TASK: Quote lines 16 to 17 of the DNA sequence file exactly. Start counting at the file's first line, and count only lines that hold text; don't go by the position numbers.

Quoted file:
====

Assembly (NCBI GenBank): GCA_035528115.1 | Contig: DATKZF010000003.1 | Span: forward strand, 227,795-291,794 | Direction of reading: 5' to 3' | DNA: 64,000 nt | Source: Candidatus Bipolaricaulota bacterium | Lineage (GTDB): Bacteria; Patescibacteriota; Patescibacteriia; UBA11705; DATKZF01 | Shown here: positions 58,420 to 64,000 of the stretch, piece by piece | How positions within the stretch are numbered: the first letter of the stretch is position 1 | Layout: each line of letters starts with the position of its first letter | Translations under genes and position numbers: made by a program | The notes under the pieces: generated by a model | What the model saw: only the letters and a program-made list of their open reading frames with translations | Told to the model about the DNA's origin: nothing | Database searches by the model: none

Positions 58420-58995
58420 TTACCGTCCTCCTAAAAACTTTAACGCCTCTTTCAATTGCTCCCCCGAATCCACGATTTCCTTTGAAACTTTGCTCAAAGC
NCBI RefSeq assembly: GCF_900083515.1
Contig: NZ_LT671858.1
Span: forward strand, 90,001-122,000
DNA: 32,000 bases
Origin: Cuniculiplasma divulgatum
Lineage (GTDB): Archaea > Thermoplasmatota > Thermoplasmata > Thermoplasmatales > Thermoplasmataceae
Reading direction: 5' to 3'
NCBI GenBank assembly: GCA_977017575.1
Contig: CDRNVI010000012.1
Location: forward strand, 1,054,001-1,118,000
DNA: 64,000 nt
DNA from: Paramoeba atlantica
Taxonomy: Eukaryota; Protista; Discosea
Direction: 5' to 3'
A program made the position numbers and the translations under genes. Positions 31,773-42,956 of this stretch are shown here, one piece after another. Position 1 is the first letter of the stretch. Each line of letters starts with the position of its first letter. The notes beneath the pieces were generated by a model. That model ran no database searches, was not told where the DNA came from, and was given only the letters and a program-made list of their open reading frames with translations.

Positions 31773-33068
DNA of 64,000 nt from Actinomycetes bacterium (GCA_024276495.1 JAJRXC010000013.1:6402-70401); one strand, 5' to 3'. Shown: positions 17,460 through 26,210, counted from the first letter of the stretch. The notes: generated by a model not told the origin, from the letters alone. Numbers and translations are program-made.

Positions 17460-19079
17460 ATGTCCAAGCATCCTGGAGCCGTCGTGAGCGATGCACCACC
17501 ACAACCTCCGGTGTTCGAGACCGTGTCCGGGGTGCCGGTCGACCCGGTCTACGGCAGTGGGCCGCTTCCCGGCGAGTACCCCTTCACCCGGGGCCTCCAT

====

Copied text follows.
Taxonomy: Eukaryota; Protista; Discosea
Direction: 5' to 3'